Supposing we built a web component that encapsulated all these rules here’s what it might look like being used on a form for three different fields.

    label="First Name"
    label="Last Name"
    error-message="Enter a last name."
  <acme-text-input label="Phone" id="phone"></acme-text-input>

Here is a possible implementation.

class AcmeTextInput extends HTMLElement {
  connectedCallback() {
    this.innerHTML = Mustache.render(this.template, {
      name: this.id,
      id: this.id,
      label: this.label,
      helperText: this.helperText,
      helperId: this.helperId,
      ariaDescribedBy: this.ariaDescribedBy,
      value: this.value,
      errorMessage: this.errorMessage,
      errorMessageId: this.errorMessageId,
      className: this.className,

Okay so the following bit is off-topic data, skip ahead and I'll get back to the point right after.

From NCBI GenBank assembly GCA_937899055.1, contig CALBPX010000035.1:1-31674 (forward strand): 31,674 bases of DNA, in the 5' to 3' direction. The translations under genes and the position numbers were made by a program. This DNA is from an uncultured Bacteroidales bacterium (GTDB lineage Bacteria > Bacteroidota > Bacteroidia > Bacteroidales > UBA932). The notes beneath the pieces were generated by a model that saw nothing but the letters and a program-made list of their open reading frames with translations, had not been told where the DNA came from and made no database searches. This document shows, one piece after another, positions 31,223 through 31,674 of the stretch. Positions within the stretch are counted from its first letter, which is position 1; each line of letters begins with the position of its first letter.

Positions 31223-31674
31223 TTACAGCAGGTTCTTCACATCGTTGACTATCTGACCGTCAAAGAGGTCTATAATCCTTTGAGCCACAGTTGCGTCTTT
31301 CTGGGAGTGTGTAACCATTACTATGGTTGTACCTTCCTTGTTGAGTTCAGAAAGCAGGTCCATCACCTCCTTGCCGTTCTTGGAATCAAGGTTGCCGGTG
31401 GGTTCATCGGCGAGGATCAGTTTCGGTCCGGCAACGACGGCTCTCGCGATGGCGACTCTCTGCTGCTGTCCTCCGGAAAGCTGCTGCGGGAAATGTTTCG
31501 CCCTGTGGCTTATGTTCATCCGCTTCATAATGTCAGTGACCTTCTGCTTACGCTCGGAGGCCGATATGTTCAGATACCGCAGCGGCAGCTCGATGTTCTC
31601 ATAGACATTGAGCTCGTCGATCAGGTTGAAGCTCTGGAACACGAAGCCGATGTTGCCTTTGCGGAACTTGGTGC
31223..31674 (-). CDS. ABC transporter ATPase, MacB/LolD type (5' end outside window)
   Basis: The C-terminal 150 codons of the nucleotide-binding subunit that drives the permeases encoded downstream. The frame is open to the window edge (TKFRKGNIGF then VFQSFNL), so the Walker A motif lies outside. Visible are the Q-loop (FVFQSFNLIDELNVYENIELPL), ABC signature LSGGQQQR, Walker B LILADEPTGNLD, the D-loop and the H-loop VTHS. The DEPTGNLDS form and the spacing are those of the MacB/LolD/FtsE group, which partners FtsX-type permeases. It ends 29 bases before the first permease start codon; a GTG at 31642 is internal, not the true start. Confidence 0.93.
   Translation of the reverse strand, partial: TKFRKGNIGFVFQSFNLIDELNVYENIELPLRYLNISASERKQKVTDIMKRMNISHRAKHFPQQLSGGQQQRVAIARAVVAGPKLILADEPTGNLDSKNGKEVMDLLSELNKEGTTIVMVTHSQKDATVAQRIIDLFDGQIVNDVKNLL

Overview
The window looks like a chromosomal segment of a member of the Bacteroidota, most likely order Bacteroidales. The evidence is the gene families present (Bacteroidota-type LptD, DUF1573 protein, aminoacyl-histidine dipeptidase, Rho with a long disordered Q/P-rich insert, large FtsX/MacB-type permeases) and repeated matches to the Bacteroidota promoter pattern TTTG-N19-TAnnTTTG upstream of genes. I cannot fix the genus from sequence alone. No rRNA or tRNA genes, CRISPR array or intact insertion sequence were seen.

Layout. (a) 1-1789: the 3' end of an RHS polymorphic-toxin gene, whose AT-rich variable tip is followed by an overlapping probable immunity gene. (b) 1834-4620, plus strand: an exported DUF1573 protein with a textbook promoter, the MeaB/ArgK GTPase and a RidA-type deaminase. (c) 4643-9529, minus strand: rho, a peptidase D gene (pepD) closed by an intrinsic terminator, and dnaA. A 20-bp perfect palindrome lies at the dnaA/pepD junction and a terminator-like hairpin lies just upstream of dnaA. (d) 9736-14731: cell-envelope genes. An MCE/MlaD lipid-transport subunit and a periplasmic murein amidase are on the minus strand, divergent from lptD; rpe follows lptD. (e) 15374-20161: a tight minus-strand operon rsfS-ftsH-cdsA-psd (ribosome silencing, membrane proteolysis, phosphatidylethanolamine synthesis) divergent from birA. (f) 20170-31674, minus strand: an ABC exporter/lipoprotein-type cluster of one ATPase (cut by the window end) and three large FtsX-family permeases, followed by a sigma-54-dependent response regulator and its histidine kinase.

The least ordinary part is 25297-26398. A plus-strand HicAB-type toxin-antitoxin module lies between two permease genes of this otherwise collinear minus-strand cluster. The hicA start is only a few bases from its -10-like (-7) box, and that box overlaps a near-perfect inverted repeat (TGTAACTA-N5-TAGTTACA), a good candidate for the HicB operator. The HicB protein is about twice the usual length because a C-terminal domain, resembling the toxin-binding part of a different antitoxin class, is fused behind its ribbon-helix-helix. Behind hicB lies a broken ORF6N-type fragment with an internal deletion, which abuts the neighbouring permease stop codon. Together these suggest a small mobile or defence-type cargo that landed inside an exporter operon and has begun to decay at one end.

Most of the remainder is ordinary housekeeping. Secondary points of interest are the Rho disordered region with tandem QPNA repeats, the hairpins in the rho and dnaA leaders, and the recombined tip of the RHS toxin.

get template() {
    return document.getElementById("template").innerHTML;

  get id() {
    return this.getAttribute("id");

  get className() {
    let a = ["form-input"];
    a = this.hasAttribute("error-message") ? [...a, "form-input-error"] : a;

    return a.join(" ");

  get label() {
    return this.getAttribute("label");

  get value() {
    return this.getAttribute("value");

  get helperText() {
    return this.getAttribute("helper-text");

  get helperId() {
    return [this.id, "helper-text"].join("-");

  get errorMessage() {
    return this.getAttribute("error-message");

  get errorMessageId() {
    return [this.id, "error-message"].join("-");

  get ariaDescribedBy() {
    let a = [];
    a = this.hasAttribute("helper-text") ? [...a, this.helperId] : a;
    a = this.hasAttribute("error-message") ? [...a, this.errorMessageId] : a;

    return a.length > 0 ? a.join(" ") : null;
customElements.define("acme-text-input", AcmeTextInput);

I’m using mustache for templating, this is what the mustache template would look like.

<div class="acme-text-input">
  <label for='{{id}}'>{{label}}</label>

    <p id="{{helperId}}" class="form-helper-text">{{helperText}}</p>
    <p id="{{errorMessageId}}" class="form-error-message">

This is how the DOM looks after the web component is rendered.